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Another Sky
Altan
Another Sky
Genres: Folk, World Music, New Age, Pop
 
  •  Track Listings (13) - Disc #1

Altan hails from the same part of Ireland as Clannad. But while that other County Donegal band has turned to middle-of-the-road pop, Altan walks down a more traditional path of Irish music. It's one connected to the reviva...  more »

      
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CD Details

All Artists: Altan
Title: Another Sky
Members Wishing: 0
Total Copies: 0
Label: Narada
Original Release Date: 2/29/2000
Release Date: 2/29/2000
Genres: Folk, World Music, New Age, Pop
Styles: Traditional Folk, British & Celtic Folk, Celtic, Celtic New Age
Number of Discs: 1
SwapaCD Credits: 1
UPCs: 724384883829, 0724384883850, 724384883843, 724384883850

Synopsis

Amazon.com
Altan hails from the same part of Ireland as Clannad. But while that other County Donegal band has turned to middle-of-the-road pop, Altan walks down a more traditional path of Irish music. It's one connected to the revival begun when the Bothy Band and Boys of the Lough rediscovered an Irish musical tradition deeper than "Danny Boy." Like those forbears, Altan is more raucous, less ethereal, and relies on simple acoustic instruments and live performance to get their heritage across. That doesn't mean they're a musty repertory band, dusting off Irish curios like antique-shop keepers. Altan infuses their songs with a new vitality, led by the breathy voice of Mairéad Ní Mhaonaigh, who sings in English and Gaelic. She and Ciarán Curran wrap twin fiddles around songs like "The High Fiddle Reel." On the many slow airs, including "Island Girl," Altan creates a rippling accompaniment of bouzoukis, guitars, flute, and accordion to Ní Mhaonaigh's voice. Altan is a welcome relief from the over-produced new Celtic music of recent years. --John Diliberto

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CD Reviews

Well. .make that 4 and a half out of five!
Patrick J. Mcdougall | Baltimore, Maryland | 05/19/2000
(5 out of 5 stars)

"So, what did you expect? A BAD album from Altan! "Another Sky" deserves to be added to the list of "must have" Celtic music albums, and in my opinion rates as one of Altan's finest. While the album's instrumentals are slightly lacking in comparison to some of the band's best high energy, "can't stop your feet from tapping" fiddle-centered tunes that make previous Altan release "Island Angel" a classic in my estimation, this album is probably their strongest in terms of songs- especially those done in English as opposed to Gaelic/Irish. The group's rendition of "Green Grow the Rushes" will have the catchy lyrics stuck in your mind all day, and Mairead ni Mhaonaigh's entrancing voice can only be matched by the quality of her fiddling. I must, however, strongly disagree with "Top 100 Reviewer" Jerome Clark's assessment of the song "Island Girl" (NOT the same as Elton John's song of the same name), which I feel is heavily loaded with a powerful emotion that calls forth the memory of late band co-founder (and Mairead's husband until his tragic loss to cancer) Frankie Kennedy. To me the song is simply beautiful and in itself is worth the price of the album. To each his own! Buy the album and form your own opinion-- I wager you won't be disappointed!"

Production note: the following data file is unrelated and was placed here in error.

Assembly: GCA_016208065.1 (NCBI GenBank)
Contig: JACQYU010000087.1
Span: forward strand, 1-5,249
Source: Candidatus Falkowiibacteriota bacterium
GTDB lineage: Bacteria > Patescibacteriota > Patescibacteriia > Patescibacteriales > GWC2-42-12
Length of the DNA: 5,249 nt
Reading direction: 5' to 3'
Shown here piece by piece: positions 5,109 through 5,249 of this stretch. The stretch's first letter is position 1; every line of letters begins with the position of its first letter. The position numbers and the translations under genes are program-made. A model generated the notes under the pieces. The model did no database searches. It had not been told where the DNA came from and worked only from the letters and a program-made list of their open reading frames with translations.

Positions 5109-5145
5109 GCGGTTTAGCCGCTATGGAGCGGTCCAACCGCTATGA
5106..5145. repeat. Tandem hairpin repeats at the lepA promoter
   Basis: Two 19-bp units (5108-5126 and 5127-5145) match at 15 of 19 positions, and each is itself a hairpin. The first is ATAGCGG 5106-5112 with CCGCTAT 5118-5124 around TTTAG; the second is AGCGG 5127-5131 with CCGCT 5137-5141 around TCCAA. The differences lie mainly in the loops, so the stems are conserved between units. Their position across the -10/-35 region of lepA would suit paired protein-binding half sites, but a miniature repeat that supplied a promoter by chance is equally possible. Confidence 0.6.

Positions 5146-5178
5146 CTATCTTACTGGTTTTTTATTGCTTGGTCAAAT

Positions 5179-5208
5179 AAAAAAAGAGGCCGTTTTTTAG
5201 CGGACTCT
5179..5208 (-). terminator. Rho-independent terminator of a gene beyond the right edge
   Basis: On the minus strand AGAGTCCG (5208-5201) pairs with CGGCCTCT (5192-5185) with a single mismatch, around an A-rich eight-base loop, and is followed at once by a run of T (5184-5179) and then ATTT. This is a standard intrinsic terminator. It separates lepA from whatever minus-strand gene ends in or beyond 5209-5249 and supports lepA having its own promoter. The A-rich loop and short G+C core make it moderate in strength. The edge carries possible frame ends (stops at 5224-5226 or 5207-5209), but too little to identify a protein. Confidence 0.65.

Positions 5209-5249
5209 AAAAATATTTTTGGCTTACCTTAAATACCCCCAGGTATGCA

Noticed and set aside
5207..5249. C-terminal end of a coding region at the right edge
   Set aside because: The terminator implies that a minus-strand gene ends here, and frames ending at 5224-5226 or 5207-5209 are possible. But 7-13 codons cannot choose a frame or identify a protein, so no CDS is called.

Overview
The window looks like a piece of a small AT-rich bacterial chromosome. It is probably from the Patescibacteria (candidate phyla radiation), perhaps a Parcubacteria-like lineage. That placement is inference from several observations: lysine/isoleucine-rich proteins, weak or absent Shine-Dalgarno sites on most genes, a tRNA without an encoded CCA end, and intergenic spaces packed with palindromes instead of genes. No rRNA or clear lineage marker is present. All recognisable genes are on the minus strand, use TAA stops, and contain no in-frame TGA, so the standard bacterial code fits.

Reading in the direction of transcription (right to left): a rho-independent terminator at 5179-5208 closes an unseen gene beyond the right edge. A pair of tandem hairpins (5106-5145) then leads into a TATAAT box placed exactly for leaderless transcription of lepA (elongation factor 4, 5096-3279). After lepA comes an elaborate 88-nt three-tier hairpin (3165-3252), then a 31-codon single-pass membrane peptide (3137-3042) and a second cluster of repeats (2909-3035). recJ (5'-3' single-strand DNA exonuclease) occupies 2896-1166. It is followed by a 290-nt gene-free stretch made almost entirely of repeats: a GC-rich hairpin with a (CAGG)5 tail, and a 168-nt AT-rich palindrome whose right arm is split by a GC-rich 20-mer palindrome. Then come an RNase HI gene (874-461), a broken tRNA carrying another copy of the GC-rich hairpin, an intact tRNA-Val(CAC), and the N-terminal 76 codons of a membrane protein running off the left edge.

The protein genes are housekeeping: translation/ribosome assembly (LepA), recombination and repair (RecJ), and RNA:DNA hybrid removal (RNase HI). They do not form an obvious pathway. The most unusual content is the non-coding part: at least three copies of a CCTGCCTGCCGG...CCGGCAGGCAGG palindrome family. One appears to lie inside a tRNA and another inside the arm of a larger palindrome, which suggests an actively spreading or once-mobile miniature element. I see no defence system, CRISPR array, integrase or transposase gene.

Good music, good taste, as usual
Jerome Clark | Canby, Minnesota | 03/14/2000
(5 out of 5 stars)

"Altan remains among the very finest Irish folk bands, and it just keeps getting better. Another Sky, another triumph of good taste and good music, is especially welcome at a time when many Celtic artists seem to be gravitating to less traditional sounds, with overblown pop production to match. True to its roots, Altan fashions a sound that is at once lush and spare, something only masters can pull off. Some of the songs -- "Green Grow the Rushes," "Ten Thousand Miles," "The Verdant Braes of Screen" -- may be familiar to those who know the Anglo-Celtic tradition, but they're no less welcome for that. A particular treat, and an unexpected one, is Dylan's "Girl from the North Country." Altan returns the song to the tradition -- it's essentially a reworking of the ancient ballad "Scarborough Fair" (from England's, not Minnesota's, north country)-- which inspired it. Steve Cooney's "Island Girl," on the other hand, seems out of place -- a not particularly inspired lyric and a fairly ordinary melody. One wonders what Altan saw in it. Moreover, Maircad Ni Mhaonaigh, ordinarily an assured singer, fails to shave off its sentimental edges. Still, given a host of well-chosen songs and tunes, this is a small complaint."
A bit disappointed...
Jerome Clark | 06/21/2000
(3 out of 5 stars)

"I adore Altan. I'd go see them live ANYtime, as they play with passion, clarity, and originality. This CD, however, doesn't quite do it for me, meaning, I have to make myself listen to it, to keep up with what one of my fave Irish bands is doing. I love the opening cut, and would love to see Altan do more vocally playful stuff like this. I must agree with the Dublin reviewer, however, about the middle-of-the-road quality of the album overall. I miss the rich,driving arrangements typical of their studio work (the sets here sound a little thin to me), and think there are too many slow ballads. (Of these, I do find "Island Girl" very moving, as it does seem to allude to Frankie. But I'd only include one of these per album.) I've always bought Altan albums on principle, without previewing, knowing I was in for a great listen. I will probably sample first, here on out."